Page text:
Recent discoveries about polymicrobial biofilms are both disturbing and thought provoking. Dental diseases are not classic infections. New molecular techniques demonstrate caries and periodontal disease are manifestations of dramatic, sustained shifts in microbial ecology that overwhelm the host immune system.

Microbes, once thought to be key in these disease processes, may play a minor role, while relatively unknown species, or even the entire microbial community, may be responsible for increased virulence, sustained acid production,
enhanced inflammation and continued tissue destruction.

Homeostasis still remains the ultimate goal, but new disease concepts like dysbiosis, microbial consortiums, inflammophilic bacteria, commensal pathobionts and keystone pathogens are changing the conversation and challenging how dental disease is viewed today.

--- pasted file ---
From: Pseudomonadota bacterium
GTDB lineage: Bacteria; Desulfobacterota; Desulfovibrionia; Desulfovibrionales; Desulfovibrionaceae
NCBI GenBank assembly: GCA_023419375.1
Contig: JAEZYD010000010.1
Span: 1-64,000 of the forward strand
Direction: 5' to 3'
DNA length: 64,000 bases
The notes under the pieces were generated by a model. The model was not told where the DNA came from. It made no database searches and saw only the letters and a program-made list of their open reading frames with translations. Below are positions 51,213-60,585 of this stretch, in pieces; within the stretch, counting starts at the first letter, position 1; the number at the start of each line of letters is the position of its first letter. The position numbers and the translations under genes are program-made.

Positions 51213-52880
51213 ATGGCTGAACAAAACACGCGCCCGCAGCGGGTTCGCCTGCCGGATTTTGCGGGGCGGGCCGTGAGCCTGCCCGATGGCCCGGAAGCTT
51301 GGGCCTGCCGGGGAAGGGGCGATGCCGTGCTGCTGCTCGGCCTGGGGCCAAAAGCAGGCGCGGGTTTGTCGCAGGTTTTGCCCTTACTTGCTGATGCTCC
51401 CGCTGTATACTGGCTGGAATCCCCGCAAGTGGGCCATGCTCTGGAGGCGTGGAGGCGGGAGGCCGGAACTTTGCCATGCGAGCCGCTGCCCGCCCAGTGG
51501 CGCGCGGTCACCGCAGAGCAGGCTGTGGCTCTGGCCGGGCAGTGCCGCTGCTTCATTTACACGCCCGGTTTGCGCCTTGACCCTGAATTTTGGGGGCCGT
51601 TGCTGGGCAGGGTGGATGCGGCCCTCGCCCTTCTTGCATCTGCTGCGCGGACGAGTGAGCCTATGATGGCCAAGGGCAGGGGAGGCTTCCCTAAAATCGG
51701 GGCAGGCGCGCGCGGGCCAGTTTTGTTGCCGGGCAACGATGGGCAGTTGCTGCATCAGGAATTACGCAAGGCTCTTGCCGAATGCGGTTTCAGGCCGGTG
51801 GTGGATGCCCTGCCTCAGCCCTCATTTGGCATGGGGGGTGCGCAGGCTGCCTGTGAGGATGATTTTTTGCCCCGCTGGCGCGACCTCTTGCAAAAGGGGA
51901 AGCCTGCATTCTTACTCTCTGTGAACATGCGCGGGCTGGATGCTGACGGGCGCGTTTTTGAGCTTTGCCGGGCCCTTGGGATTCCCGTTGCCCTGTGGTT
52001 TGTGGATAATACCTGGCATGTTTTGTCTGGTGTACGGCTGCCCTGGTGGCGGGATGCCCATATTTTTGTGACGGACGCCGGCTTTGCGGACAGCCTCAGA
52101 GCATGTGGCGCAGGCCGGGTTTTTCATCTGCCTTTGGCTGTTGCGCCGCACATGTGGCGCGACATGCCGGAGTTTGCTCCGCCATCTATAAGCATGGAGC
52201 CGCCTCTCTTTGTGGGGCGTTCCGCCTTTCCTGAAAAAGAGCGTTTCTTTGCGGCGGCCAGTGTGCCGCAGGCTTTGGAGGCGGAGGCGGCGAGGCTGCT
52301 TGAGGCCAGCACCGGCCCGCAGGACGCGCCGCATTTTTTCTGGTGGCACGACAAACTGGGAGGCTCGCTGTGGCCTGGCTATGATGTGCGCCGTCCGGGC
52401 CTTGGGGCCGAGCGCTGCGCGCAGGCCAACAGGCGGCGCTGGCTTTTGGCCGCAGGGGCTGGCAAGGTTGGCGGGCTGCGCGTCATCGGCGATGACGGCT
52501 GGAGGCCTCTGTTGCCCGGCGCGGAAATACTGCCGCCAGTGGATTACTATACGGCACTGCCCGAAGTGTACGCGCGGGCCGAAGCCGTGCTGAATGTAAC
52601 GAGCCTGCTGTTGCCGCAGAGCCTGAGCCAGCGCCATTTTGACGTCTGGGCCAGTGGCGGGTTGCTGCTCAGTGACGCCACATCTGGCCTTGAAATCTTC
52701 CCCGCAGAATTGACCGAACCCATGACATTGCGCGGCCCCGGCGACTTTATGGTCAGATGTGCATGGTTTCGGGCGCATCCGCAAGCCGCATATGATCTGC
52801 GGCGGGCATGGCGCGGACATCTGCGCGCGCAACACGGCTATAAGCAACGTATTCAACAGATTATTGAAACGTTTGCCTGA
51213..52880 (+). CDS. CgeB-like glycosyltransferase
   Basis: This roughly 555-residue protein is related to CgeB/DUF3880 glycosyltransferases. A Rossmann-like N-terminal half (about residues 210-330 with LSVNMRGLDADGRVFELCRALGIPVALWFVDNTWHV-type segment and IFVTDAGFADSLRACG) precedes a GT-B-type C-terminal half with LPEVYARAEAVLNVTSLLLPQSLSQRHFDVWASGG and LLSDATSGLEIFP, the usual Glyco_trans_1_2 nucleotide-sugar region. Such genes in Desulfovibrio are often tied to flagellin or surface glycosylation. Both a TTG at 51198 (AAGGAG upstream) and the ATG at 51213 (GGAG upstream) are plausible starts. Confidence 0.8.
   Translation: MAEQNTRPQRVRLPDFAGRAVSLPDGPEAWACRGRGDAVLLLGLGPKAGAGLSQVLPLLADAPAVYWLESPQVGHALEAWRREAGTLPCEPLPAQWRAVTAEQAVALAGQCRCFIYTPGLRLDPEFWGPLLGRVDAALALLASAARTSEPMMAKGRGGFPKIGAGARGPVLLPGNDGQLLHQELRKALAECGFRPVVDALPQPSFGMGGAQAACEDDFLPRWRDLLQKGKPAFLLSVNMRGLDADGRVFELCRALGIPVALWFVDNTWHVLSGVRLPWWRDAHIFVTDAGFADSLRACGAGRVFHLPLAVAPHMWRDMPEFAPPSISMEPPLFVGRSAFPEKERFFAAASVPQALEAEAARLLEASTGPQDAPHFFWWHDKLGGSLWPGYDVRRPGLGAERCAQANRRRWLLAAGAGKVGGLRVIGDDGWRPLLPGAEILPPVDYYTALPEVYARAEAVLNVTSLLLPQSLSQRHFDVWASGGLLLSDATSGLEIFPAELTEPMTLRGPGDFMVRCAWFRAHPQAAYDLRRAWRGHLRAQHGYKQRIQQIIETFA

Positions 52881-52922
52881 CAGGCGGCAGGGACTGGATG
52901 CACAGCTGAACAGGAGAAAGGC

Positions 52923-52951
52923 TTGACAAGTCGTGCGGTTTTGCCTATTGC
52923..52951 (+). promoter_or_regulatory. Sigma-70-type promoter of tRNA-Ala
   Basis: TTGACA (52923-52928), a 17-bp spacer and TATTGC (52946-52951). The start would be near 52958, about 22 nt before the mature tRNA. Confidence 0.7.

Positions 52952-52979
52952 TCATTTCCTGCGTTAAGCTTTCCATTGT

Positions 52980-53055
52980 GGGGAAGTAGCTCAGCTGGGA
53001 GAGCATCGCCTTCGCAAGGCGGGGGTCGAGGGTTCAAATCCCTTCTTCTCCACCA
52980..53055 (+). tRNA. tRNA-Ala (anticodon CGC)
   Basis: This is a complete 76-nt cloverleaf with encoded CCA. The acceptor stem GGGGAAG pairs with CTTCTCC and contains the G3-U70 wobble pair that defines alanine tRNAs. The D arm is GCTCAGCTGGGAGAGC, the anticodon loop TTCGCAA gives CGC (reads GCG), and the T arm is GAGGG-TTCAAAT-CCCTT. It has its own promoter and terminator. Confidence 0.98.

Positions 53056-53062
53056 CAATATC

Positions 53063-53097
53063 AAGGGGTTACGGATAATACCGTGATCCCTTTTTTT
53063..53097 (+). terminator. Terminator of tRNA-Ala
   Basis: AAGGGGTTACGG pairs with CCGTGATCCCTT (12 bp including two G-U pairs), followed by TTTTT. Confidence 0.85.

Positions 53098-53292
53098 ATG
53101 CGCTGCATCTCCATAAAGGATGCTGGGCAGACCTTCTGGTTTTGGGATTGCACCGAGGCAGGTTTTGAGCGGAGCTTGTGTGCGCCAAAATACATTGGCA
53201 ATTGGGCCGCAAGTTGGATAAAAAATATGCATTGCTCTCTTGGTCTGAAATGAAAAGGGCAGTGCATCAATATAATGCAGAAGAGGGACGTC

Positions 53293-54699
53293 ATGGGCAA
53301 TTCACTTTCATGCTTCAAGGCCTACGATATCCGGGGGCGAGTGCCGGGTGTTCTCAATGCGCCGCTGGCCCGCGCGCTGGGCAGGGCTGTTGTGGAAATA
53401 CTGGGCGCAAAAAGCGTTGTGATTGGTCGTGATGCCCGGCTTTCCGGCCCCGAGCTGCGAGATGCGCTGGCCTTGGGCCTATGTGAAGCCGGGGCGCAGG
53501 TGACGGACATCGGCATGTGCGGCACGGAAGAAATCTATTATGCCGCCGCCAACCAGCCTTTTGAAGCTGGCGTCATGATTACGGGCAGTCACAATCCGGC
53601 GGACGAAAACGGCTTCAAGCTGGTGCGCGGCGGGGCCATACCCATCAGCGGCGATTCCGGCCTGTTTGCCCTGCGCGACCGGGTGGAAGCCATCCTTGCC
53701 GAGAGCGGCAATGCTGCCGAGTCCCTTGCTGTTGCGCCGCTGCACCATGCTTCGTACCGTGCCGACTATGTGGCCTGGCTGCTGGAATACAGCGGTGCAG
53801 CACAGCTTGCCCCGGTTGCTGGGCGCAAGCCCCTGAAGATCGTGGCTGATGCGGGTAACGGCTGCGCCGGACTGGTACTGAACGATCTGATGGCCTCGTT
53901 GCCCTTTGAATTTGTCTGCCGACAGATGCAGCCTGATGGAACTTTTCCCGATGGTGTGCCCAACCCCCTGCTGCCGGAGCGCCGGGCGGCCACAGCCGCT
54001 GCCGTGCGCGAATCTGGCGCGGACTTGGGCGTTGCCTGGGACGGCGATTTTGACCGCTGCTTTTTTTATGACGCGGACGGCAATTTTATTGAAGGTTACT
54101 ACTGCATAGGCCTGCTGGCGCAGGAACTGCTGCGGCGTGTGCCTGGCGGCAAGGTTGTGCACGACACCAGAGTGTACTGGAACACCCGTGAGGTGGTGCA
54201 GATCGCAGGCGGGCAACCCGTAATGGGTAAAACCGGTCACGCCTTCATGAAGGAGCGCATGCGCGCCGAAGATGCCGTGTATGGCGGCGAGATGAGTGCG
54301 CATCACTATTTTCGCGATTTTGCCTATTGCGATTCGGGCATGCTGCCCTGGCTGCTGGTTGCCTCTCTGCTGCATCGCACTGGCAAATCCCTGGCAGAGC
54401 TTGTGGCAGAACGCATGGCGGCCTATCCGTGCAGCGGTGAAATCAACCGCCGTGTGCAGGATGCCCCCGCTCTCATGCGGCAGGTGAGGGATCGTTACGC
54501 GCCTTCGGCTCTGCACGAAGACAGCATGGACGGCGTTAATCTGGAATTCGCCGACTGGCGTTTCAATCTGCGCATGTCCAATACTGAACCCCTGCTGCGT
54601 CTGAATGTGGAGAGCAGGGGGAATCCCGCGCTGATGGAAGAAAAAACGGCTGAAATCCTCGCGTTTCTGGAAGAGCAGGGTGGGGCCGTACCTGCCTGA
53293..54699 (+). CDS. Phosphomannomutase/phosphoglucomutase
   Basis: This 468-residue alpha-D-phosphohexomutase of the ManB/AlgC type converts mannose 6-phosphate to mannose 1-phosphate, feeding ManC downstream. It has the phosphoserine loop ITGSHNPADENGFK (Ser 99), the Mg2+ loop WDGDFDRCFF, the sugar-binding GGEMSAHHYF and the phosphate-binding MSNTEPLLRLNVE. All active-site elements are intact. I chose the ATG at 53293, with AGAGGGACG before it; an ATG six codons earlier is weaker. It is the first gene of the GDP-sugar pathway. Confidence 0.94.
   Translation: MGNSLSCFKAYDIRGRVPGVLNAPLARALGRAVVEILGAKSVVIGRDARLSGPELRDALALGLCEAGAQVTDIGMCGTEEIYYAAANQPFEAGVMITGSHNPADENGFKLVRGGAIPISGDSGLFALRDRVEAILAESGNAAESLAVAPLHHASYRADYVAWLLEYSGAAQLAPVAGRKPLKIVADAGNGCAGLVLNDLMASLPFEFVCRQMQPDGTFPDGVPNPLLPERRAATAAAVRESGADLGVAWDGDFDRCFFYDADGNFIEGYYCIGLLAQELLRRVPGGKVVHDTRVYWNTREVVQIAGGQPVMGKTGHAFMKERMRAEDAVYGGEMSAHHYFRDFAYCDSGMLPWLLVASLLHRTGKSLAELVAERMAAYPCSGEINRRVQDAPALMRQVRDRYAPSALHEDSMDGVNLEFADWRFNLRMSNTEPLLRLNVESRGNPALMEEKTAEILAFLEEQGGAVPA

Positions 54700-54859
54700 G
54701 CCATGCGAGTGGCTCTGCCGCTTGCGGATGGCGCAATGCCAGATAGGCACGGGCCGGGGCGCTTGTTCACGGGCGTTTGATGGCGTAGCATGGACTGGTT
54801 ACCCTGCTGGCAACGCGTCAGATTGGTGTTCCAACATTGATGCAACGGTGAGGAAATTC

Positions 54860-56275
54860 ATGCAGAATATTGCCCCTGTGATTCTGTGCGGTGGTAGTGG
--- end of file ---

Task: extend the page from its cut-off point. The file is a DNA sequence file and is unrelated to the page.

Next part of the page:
- Appreciate the difference between classic infections and dysbiosis
- Discover how commensal microbes become pathobionts
- Learn how enamel and dentin caries differ ecologically
- Understand the role of keystone pathogens and inflammophilic microbes in periodontal disease

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